4 min read.Updated: 08 Oct 2020, 10:32 AM ISTArjun Srinivas,howindialives.com
Wide disparities in agri-marketing regulations have resulted in fragmented markets across states. The new farm bills aim to change this but the jury is still out on whether it will have the intended impact.
On 26 September, government procurement of food crops commenced across the country, five days in advance, following the enactment of three contentious farm bills. Under the new policy regime, farmers need not sell their produce through designated markets, and can sell to whoever they want to.
The same week, reports emerged that farmers from Uttar Pradesh wanting to sell their produce in Karnal, Haryana, were stopped at the Haryana border. Later, the Haryana government clarified there was no law barring farmers from other states from selling their produce in Haryana, and they could do so after registering on a portal. This begs the question, why would farmers from one region want to sell their produce elsewhere?
Monthly data collected on wholesale prices across 122 centres by the ministry of consumer affairs, food and public distribution shows wide geographical disparity in prices. We studied this data for six key agricultural commodities in 2019, covering foodgrains, pulses and vegetables. Three commodities (rice, wheat and tur dal) were among the 23 for which the government sets a minimum support price (MSP). The other three (potato, onion and tomato) didn’t have MSP support. The largest price variation was seen for vegetables, where trade is mostly unregulated and there exists no government procurement.
So, what explains this wide geographical disparity in prices? Under the current policy regime, agricultural markets are the domain of state governments. All states that have notified the Agricultural Produce Marketing Committee (APMC) Act operate APMC mandis (markets) with specified geographical jurisdictions. Farmers are, therefore, required to sell their produce via auctions to licensed traders at the mandi in their region.
Most major states have implemented the APMC Act, with Kerala and Bihar being notable exceptions. However, there is large variation across states in terms of the scope and stringency of these APMC acts, wrote Sudha Narayanan, associate professor at the Indira Gandhi Institute of Development Research, in an article published by The India Forum. Such variations in APMC regulations have led to fragmented markets, and impeded the emergence of a single national market, according to Narayanan.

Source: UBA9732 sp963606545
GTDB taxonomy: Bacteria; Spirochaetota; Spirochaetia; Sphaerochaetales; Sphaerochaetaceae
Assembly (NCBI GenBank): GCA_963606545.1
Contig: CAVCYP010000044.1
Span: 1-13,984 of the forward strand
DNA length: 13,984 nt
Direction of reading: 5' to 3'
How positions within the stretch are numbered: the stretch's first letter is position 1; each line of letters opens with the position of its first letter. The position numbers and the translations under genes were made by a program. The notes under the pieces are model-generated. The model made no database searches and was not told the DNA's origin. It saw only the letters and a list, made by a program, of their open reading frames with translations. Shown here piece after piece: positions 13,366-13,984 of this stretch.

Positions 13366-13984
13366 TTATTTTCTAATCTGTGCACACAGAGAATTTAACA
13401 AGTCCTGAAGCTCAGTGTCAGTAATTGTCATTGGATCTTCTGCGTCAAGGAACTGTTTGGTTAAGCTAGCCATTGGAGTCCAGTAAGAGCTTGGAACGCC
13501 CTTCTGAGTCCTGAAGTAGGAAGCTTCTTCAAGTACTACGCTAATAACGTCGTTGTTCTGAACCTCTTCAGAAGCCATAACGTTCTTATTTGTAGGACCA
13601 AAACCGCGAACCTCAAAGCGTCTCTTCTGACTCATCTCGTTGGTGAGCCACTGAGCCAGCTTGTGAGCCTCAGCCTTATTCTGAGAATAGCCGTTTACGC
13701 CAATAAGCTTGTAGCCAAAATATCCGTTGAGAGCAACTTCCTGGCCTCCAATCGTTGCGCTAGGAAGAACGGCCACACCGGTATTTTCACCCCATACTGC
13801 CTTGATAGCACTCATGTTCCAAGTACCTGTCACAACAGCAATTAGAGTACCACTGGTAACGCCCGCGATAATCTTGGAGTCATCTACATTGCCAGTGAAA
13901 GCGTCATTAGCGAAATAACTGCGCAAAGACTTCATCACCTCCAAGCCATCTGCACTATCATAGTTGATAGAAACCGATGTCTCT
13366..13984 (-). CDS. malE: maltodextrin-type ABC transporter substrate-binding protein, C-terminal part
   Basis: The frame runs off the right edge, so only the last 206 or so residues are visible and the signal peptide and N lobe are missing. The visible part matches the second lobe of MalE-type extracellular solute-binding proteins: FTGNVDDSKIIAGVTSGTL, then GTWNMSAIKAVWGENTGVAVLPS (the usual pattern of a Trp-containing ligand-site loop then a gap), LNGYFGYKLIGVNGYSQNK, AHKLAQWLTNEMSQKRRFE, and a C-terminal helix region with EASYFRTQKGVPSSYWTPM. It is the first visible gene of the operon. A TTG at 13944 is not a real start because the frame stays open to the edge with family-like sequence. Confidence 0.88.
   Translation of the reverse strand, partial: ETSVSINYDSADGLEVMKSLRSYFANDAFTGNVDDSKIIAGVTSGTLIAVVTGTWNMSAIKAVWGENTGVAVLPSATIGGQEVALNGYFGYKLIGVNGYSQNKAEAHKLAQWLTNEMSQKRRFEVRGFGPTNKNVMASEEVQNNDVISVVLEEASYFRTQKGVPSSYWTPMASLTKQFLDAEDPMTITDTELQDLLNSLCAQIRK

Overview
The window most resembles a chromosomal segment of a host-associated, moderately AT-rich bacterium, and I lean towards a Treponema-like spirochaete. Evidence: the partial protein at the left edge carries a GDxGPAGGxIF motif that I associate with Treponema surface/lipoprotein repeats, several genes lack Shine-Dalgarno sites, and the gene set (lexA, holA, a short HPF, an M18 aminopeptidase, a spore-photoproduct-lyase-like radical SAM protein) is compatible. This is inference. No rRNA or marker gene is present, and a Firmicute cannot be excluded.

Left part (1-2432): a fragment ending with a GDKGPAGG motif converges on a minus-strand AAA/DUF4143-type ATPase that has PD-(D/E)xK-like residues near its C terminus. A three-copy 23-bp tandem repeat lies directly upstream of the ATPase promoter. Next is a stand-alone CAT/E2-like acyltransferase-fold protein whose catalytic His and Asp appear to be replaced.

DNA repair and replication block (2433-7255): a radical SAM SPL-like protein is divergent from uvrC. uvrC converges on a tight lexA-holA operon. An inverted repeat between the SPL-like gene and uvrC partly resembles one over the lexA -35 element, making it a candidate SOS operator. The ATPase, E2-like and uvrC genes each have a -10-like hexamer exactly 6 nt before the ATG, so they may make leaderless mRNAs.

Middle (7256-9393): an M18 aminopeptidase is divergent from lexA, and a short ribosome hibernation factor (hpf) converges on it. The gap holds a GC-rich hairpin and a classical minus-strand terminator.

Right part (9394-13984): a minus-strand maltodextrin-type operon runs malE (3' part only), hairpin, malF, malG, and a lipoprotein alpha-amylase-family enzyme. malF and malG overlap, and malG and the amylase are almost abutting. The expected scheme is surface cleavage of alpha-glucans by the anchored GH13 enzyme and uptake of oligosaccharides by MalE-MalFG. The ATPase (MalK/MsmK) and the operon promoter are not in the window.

In rice, for instance, the monthly average price in 2019 ranged from ₹2,042 per quintal in Agra (Uttar Pradesh) to ₹5,102 in Gangtok (Sikkim). In vegetables, the variation is much greater. In tomatoes, for instance, the monthly average price in 2019 ranged from ₹985 per quintal in Udaipur (Rajasthan) to ₹7,605 in Mayabunder (Andaman & Nicobar Islands).
These prices offer an insight into the wide disparity in what farmers earn for their produce in different parts of the country. A quartile-wise distribution shows that in all six commodities, there are a sizeable number of centres where the wholesale prices vary sharply. In rice, for example, the average price in the bottom quartile (comprising 28 centers) was about 19% below the average for the 122 centers. In the top quartile, the average price was about 33% higher. This variance in vegetables is much higher.
To be sure, the difference in wholesale prices is also driven by transaction costs such as for transportation, and the relative demand and supply across regions. With agricultural production largely concentrated in the northern and western states, wholesale prices are relatively higher in other regions, which are net consumers of these products.
Yet, inter-state barriers do seem to play a role in driving up the price wedge across regions. An estimate by Shoumitro Chatterjee, a researcher at Princeton University, suggests that removal of inter-state barriers can increase prices accruing to farmers by up to 11%. The paper describes how restrictions on inter-state trade due to the APMC law undermine market power and, therefore, prices accruing to farmers. The author then models an alternative scenario where these restrictions don’t exist.
In an emailed response, Sudha Narayanan explained how geographical disparities in prices can indicate the presence of barriers to trade as well as high transaction costs that can aggravate these disparities. “In general, we would expect large disparities in prices to be arbitraged away by the free movement of produce to the point where any disparity is on account of just the transaction cost associated with moving the produce," she said.
Price variation is greatest in the case of vegetables, where government procurement is zero. The absence of MSP in vegetables means they lack a price floor. Since vegetables are mostly perishable, the lack of efficient storage and distribution networks inhibits long distance trade, and markets for vegetables remain largely localized. Their prices are therefore volatile, being prone to supply and demand shocks.
The full implication of the new farm policy regime is difficult to predict. In the absence of regulation, market forces will dictate that buyers will migrate to regions where prices are low. Farmers in regions that have a relative cost disadvantage might lose out. On the flip side, barrier-free trade and more supply chain investments can increase earnings for farmers. With the new farm bill, how this plays out will be keenly watched.